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Thursday, 4 February 2010
Page: 474


Senator STEPHENS (Parliamentary Secretary for Social Inclusion and Parliamentary Secretary for the Voluntary Sector) (12:51 PM) —In summing up the debate on the Health Insurance Amendment (New Zealand Overseas Trained Doctors) Bill 2009, I thank Senator Fierravanti-Wells and other speakers in the debate. I want to make some short points about this particular piece of legislation to remind those listening to the debate of what we are actually doing here under this bill. It does, as Senator Fierravanti-Wells so rightly said, actually have an impact on and give effect to some changes to the 10-year moratorium. The reasons for that are very clear. Ours is a government that is determined to ensure that we develop a more transparent and fairer and consistent health system. That includes all of those considerations that are given to our rural health workforce. Those who were affected by the 10-year moratorium, which was put in place in 1997, and have been restricted from providing professional services that attract Medicare benefits for that period of 10 years are now coming out of that cycle and so the government is considering how we can continue to manage this issue. That is what this bill is all about.

I do want to say, though, that the way in which the 10-year moratorium is currently counted actually excludes years of tenure as a temporary resident, so overseas trained doctors may be prevented from providing professional services which attract Medicare benefits for longer than 10 years, which hardly seems fair. So the amendments propose that the 10-year restriction will commence from the time that a medical practitioner is first registered as a medical practitioner in Australia and will cease after that 10 years, providing that the medical practitioner has gained Australian permanent residency or citizenship during that period. The 10-year moratorium will continue to be used, along with the other reforms that are being implemented under the Rural Health Workforce Strategy, to recruit GPs for and retain GPs in rural and remote Australia. But, as I said, the measures make sure that the system is much fairer and recognises the services to districts of workforce shortage. So, as part of our $134 million rural package in the 2009 budget, the 10-year moratorium will also be scaled so that the more remote you go the shorter the moratorium. From 1 July 2010 more than 3,600 overseas trained doctors who have restrictions on where they can practise now will be able to discharge their obligation sooner according to the remoteness of the locations in which they choose to work. This is the way in which we want to incentivise overseas trained doctors to actually come into some of the harder to service areas of our country. The 10-year moratorium therefore will not be as stringent as it has been since its introduction under the previous government in 1997.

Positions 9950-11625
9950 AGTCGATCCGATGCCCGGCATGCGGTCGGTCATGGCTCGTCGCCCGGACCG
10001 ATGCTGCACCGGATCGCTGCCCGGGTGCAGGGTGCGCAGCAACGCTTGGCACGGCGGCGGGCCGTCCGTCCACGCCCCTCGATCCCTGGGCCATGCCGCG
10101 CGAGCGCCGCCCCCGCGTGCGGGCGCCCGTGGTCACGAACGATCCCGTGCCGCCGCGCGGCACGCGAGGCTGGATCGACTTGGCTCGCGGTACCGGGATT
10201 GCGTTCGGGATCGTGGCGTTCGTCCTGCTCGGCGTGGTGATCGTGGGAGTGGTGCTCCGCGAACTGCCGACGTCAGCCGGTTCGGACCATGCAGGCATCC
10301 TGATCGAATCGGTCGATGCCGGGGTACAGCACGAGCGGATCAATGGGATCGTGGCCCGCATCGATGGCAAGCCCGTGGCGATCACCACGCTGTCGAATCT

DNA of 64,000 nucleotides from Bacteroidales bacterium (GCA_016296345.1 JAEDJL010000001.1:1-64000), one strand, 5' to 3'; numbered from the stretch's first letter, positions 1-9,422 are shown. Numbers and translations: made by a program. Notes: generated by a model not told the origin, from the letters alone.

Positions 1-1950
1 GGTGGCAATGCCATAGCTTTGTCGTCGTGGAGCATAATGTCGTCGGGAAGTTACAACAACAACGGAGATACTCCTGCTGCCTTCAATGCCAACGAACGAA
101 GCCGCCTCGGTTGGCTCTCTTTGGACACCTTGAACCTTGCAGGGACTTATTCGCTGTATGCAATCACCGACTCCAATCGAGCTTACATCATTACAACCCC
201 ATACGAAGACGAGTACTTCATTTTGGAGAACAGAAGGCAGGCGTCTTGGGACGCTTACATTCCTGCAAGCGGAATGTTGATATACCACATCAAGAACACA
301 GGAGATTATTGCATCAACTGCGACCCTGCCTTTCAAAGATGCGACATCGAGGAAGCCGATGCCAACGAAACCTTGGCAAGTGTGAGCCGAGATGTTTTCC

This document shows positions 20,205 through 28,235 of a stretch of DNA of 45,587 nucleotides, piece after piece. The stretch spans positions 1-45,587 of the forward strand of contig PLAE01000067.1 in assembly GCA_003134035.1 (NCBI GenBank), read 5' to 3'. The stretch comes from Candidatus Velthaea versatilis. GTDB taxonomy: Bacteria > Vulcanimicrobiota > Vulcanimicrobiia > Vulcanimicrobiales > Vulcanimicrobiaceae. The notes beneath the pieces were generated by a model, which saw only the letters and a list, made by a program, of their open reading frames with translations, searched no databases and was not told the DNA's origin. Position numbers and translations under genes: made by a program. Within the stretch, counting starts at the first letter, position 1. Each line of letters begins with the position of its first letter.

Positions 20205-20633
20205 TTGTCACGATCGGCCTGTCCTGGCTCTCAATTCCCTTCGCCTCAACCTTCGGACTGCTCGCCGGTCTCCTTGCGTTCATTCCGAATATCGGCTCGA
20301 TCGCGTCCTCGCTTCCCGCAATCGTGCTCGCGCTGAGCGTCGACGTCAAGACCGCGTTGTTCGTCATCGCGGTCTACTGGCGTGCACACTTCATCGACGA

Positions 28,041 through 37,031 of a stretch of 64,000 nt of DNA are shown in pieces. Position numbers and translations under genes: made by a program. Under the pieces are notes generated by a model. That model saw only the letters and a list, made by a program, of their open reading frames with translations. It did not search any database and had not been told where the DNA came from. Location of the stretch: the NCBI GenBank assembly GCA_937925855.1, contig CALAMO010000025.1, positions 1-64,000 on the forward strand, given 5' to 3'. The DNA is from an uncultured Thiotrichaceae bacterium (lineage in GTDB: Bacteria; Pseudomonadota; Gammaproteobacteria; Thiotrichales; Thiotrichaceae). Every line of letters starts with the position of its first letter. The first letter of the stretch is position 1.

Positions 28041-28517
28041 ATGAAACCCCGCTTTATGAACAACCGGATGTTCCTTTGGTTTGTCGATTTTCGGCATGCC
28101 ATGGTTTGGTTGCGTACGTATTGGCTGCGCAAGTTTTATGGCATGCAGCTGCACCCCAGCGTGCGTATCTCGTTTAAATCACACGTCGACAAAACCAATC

The package of reforms to this section of the act completes the significant workforce reforms already underway, as I have said, and to date it has delivered the biggest investment in our workforce through a $1.6 billion Council of Australian Governments partnership that will help to deliver training for the huge increase in Australian-trained graduates, which will actually increase from 12,700 this year to 14,700 in 2013. That funding will also help support undergraduate clinical training for 13,800 medical students and, importantly, 38½ thousand nursing students and 18,000 allied health students in 2010. We are also providing $28 million to help train around 18,000 nurse supervisors, 5,000 allied health and VET supervisors and 7,000 medical supervisors. Along with this we are increasing the availability of specialist workforce places by boosting the total number of GP training places to more than 800 from 2011 onwards, a 33 per cent increase on the cap of 600 places imposed by the former government, and we are providing specialist training places outside of the traditional public hospital settings.

This year’s budget delivers more than $200 million to help tackle the shortage of doctors and health workers in rural and remote Australia and to improve the access to health and medical services of the seven million Australians who live in regional and remote Australia. At the same time we are streamlining the multiplicity of rural health programs to make it easier for doctors and, much more importantly, easier for communities to understand and access the initiatives that will help to build the rural health workforce of the future. New access to choices as to maternity services and nurse practitioner services will also be enabled through bills which are currently before the Senate. The commencement date for the provisions is 1 April 2010 or on royal assent, whichever is the later date. It is very pleasing to have this particular bill before the Senate today. It complements, as I have said, significant workforce reforms and commitments by this government. I commend the bill to the Senate.

Question agreed to.

Bill read a second time.